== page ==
sober-minded admit that, in general views, my affections have been moved, and my imagination exercised, under and for the guidance of reason.

'Here might I pause, and bend in reverence
To Nature, and the power of human minds;
To men as they are men within themselves.
How oft high service is performed within,
When all the external man is rude in show;
Not like a temple rich with pomp and gold,
But a mere mountain chapel that protects
Its simple worshippers from sun and shower!
Of these, said I, shall be my song; of these,
If future years mature me for the task,
Will I record the praises, making verse
Deal boldly with substantial things-in truth
And sanctity of passion, speak of these,
That justice may be done, obeisance paid
Where it is due. Thus haply shall I teach

Inspire, through unadulterated cars

Pour rapture, tenderness, and hope; my theme
No other than the very heart of man,

As found among the best of those who live,
Not unexalted by religious faith,

Nor uninformed by books, good books, though few,
In Nature's presence: thence may I select
Sorrow that is not sorrow, but delight,
And miserable love that is not pain
To hear of, for the glory that redounds
Therefrom to human kind, and what we are.
Be mine to follow with no timid step
Where knowledge leads me; it shall be my pride
That I have dared to tread this holy ground,
Speaking no dream, but things oracular,
Matter not lightly to be heard by those
Who to the letter of the outward promise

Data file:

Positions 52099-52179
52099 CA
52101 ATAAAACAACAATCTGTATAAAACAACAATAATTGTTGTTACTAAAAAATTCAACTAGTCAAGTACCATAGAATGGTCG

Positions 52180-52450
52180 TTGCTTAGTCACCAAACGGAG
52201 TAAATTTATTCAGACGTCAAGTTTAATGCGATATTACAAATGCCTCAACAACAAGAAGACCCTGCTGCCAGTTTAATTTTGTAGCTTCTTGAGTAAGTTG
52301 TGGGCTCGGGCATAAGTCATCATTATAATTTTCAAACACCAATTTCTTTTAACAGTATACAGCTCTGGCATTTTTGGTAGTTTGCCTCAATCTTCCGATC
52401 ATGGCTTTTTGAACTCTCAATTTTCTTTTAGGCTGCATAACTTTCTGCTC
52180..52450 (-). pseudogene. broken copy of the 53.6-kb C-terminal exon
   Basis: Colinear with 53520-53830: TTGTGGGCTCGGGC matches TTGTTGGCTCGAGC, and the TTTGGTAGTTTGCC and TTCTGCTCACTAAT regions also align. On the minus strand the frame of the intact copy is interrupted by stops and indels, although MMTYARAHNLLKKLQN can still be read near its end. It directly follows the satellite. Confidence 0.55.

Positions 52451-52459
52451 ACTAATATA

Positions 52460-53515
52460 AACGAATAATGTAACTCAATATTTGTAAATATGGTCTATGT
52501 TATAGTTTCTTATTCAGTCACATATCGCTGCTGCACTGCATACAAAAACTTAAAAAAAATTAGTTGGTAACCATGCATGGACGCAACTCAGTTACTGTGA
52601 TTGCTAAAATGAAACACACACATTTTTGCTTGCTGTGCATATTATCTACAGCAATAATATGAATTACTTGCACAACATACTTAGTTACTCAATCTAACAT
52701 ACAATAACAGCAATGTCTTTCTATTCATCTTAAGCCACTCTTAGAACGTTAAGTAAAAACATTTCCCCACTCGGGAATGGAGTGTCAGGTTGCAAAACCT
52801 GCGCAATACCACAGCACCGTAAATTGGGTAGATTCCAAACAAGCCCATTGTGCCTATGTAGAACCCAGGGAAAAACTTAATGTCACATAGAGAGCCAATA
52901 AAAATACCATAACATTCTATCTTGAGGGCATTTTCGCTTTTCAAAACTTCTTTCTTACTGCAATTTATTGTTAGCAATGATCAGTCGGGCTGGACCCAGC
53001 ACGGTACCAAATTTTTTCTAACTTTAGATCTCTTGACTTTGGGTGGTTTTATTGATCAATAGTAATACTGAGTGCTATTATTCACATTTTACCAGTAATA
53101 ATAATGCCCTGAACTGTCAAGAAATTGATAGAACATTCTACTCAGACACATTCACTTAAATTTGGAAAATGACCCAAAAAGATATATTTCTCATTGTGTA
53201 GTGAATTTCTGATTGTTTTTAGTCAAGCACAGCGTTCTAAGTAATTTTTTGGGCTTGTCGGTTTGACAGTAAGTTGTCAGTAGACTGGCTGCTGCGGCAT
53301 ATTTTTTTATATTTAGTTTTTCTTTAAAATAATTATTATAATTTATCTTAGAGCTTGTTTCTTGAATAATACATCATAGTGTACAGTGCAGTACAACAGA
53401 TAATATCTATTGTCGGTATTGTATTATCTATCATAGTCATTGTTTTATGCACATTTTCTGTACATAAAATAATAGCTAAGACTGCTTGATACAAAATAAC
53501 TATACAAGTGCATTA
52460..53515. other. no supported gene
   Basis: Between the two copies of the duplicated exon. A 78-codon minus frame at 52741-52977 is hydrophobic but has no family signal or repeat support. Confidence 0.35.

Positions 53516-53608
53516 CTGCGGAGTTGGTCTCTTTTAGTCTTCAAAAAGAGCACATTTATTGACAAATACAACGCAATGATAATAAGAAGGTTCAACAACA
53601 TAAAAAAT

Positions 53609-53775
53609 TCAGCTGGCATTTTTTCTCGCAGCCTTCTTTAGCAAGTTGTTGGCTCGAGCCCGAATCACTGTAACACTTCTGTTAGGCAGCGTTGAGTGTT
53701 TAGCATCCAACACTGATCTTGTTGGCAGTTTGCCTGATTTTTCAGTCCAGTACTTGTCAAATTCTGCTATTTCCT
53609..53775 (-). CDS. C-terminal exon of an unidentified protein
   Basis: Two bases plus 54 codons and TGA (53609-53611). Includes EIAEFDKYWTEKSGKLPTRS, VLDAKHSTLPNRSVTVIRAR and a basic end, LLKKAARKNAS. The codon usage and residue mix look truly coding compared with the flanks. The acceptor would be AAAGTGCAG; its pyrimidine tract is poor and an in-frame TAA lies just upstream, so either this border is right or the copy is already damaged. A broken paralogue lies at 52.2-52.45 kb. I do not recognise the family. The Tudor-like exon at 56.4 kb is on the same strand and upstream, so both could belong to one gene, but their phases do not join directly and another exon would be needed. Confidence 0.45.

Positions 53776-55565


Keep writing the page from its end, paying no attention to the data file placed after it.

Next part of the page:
Do read the invisible soul; by men adroit
In speech, and for communion with the world
Accomplished, minds whose faculties are then
Most active when they are most eloquent,
And elevated most when most admired.
Men may be found of other mould than these;
Who are their own upholders, to themselves
Encouragement and energy, and will;
Expressing liveliest thoughts in lively words
As native passion dictates. Others, too,
There are, among the walks of homely life,
Still higher, men for contemplation framed ;
Shy, and unpractised in the strife of phrase;
Meek men, whose very souls perhaps would sink
Beneath them, summoned to such intercourse.
Their's is the language of the beavens, the power,
The thought, the image, and the silent joy:
Words are but under-agents in their souls;
When they are grasping with their greatest strength
They do not breathe among them; this I speak
In gratitude to God, who feeds our hearts
For his own service, knoweth, loveth us,
When we are unregarded by the world.'